The twenty-two documents in this series cover the year 1862 and consist of letters and official papers related to the military activities of Thomas Welsh, in command of the 2nd Brigade of General Orlando Willcox's 1st Division, General Burnside's 9th Army Corps, command consisting of Regiments 45th and 100th Pennsylvania, 46th New York, and 8th Michigan. The series includes letters written by Welsh to his family and letters from his family written to him. Welsh's command participated in several battles during the year including South Mountain and Antietam. Official correspondence includes reports by General Willcox and others as well as Willcox's recommendation that Welsh be promoted to Brigadier General for his bravery and conduct in battle.
Admin/Biographical History
Thomas Welsh (1824-1863) was a Lancaster County native (born and raised in Columbia), who rose from hardscrabble origins to local fame, first as a Mexican War hero, and then as a brigadier general during the Civil War. He was well known and well respected as a no nonsense officer, for his leadership and gallantry in battle, for his dedication to the service of his country, and for his concern for the welfare of his men.
Welsh lost his father at the age of 2, and went to work to support his family at age 8. He had very little formal schooling, and was largely self-educated. In 1843, at age 19, he left Lancaster County for Washington City, then went west as an itinerant carpenter/laborer to Cincinnati, Little Rock, and Fort Smith.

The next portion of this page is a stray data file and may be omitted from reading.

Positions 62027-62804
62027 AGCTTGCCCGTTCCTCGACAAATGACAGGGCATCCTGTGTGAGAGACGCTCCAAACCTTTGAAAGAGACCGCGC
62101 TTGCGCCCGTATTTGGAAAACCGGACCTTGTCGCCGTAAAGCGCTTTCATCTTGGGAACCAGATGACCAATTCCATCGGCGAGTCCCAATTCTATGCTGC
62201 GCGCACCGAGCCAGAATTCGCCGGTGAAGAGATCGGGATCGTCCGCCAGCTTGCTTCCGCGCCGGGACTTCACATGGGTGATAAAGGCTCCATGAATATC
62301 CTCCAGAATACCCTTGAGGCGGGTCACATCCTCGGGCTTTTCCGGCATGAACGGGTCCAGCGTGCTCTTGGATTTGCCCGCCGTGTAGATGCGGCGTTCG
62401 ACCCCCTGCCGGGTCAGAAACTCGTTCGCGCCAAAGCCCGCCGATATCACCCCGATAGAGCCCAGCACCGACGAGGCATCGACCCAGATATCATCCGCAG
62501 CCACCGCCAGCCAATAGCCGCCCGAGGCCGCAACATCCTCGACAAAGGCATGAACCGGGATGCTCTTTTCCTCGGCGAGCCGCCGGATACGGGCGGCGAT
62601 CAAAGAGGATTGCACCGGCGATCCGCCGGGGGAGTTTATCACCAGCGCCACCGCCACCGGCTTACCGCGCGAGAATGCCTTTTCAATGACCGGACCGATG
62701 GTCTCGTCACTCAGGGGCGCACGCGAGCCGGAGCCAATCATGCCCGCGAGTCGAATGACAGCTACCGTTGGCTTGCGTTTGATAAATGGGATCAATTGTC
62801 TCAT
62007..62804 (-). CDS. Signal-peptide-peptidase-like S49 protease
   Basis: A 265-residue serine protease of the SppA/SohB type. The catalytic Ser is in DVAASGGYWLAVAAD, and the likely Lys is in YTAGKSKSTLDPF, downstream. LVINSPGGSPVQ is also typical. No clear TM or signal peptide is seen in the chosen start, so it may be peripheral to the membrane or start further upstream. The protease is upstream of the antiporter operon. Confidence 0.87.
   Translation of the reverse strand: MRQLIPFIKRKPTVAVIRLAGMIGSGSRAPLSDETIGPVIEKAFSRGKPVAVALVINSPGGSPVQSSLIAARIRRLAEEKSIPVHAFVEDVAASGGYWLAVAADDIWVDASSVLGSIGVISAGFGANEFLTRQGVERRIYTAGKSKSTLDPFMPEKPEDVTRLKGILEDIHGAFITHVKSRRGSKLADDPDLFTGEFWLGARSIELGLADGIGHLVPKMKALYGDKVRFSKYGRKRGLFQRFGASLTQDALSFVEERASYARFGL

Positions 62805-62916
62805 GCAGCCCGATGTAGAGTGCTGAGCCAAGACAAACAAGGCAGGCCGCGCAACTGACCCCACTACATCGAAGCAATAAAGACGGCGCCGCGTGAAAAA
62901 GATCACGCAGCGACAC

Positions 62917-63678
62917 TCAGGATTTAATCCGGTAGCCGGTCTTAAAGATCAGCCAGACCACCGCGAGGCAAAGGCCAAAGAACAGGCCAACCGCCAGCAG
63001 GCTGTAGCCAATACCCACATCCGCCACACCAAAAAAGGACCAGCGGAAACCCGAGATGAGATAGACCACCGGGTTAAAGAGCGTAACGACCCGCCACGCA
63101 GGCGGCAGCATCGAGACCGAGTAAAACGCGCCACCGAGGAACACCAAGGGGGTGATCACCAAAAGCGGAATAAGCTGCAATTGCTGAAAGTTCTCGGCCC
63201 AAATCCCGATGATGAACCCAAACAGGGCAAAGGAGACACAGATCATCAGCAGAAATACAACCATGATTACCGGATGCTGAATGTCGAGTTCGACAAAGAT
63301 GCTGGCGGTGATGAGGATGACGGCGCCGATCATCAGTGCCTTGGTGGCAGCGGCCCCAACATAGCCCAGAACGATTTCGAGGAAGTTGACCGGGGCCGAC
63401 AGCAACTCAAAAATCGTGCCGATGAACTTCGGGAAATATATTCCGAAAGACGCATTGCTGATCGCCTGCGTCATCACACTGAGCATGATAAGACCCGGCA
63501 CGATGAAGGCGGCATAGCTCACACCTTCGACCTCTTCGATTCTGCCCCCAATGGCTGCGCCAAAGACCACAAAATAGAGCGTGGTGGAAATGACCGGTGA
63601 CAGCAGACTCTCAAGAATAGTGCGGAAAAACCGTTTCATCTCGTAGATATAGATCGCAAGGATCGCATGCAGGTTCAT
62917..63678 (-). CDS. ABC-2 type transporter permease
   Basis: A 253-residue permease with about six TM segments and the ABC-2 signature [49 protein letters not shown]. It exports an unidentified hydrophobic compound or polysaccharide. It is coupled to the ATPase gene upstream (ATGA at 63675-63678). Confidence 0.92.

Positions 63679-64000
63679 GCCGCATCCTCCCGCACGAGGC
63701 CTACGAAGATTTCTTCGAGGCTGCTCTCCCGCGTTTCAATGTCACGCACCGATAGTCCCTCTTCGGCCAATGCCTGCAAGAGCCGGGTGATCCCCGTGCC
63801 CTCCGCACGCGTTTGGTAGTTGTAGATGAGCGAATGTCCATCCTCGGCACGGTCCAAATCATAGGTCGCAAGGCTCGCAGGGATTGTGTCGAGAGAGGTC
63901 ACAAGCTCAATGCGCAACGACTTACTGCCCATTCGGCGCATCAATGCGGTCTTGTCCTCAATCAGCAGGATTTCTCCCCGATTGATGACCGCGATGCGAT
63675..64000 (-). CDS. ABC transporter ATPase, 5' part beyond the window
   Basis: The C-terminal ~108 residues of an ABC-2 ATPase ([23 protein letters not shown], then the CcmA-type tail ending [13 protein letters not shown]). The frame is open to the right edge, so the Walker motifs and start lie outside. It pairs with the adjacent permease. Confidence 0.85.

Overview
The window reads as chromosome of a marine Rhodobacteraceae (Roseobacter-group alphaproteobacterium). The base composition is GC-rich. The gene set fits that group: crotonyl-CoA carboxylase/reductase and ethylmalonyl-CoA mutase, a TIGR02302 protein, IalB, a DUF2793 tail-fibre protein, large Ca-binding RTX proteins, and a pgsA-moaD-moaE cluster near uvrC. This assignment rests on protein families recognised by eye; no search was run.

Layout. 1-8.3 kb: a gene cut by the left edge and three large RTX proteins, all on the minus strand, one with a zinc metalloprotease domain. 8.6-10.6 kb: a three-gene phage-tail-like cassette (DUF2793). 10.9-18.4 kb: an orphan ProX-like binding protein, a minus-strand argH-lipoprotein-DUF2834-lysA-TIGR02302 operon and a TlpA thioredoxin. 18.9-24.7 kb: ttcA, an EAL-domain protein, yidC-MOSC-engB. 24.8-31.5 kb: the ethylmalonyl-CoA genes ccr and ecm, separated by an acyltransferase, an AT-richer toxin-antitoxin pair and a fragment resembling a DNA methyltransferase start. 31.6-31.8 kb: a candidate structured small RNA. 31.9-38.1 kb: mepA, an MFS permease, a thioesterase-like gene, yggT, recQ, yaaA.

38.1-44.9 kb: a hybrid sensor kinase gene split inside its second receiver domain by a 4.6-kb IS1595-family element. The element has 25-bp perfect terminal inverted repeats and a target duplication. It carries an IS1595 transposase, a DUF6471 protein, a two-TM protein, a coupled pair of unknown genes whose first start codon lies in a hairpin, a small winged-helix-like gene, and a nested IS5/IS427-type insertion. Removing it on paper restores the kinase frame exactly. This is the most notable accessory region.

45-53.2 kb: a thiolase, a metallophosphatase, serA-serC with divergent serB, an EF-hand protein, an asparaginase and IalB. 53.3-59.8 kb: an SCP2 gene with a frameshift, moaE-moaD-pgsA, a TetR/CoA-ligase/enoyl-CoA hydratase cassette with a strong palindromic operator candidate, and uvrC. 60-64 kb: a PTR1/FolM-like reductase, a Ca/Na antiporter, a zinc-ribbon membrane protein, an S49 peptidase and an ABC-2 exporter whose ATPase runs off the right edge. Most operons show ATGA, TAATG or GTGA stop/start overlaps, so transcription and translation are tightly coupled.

When the Mexican War broke out in 1846, he enlisted in a Kentucky regiment, and was severely wounded at the battle of Buena Vista (1847) from which he never fully recovered. Returning home to Columbia, he re-enlisted as a second lieutenant, assigned to the 11th U.S. infantry regiment in Mexico City. Within days of his arrival in Mexico City, he was declared unfit for service on account of his battle wound, and sent home again.
Back in Columbia as a civilian, he dabbled in politics, and received a patronage job in the Pennsylvania Main Line of Public Works (the rail and canal system connecting Philadelphia and Pittsburgh). After several years, he opened up a grocery and dry goods store in Columbia's canal basin. He also became an insurance agent. In 1857, he was elected Justice of the Peace, and his reputation grew as a community leader. By 1860, he was president of the Borough Council, a founding member of the Columbia Board of Trade, Vice President of the Columbia Cricket Club, and a canal boat operator, in addition to a dry goods merchant, insurance agent, and Justice of the Peace. He had a wife, 5 surviving children, and legal guardianship of his sister's 4 children.
When Confederate forces shelled Fort Sumter, marking the beginning of the Civil War, Thomas Welsh raised and organized the first company of volunteers from Lancaster County, and took them into the field as their Captain. Within days, he was promoted to Lieutenant Colonel of the regiment, which served out its 90-day enlistment in the Shenandoah Valley.